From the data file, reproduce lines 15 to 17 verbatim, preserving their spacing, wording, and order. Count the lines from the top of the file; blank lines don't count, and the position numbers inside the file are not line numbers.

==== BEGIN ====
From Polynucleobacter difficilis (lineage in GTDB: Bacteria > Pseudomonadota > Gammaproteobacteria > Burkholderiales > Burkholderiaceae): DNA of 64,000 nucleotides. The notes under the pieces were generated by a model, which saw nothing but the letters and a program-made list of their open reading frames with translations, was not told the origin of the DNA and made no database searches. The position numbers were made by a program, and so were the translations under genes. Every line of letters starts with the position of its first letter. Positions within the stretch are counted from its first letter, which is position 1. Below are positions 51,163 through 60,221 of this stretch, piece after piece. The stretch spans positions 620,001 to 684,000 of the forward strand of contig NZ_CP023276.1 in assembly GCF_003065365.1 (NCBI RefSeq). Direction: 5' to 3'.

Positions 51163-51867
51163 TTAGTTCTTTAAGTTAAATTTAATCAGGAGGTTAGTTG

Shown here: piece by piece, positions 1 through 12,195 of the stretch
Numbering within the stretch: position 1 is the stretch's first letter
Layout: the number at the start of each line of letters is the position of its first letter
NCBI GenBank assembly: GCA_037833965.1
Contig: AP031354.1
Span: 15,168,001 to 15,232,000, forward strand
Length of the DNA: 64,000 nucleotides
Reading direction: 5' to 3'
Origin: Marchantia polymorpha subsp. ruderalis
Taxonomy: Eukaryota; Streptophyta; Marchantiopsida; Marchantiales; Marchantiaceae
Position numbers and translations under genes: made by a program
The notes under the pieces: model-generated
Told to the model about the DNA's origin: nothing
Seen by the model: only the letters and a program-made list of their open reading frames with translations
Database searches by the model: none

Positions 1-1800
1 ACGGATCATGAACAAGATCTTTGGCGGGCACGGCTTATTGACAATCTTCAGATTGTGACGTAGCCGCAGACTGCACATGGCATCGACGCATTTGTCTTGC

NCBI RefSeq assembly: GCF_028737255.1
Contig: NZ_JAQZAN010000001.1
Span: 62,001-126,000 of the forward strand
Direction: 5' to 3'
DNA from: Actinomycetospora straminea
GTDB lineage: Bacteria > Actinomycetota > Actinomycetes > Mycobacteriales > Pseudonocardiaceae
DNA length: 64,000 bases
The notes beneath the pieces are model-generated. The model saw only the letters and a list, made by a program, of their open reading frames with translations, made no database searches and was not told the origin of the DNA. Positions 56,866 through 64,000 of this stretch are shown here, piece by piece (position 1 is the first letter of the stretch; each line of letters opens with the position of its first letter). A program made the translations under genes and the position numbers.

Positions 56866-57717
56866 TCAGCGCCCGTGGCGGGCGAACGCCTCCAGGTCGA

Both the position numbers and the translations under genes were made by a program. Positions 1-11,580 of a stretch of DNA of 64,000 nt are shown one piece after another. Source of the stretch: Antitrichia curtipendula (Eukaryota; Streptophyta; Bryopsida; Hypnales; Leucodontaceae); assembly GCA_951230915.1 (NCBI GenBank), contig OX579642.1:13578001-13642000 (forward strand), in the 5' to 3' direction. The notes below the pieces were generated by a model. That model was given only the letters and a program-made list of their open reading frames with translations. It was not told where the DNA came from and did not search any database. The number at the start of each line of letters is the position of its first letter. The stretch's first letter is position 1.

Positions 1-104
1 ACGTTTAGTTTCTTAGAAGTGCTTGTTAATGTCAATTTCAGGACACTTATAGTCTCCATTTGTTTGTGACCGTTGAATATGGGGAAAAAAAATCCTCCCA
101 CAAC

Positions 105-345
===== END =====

The notes under the pieces: model-generated
Told to the model about the DNA's origin: nothing
Seen by the model: only the letters and a program-made list of their open reading frames with translations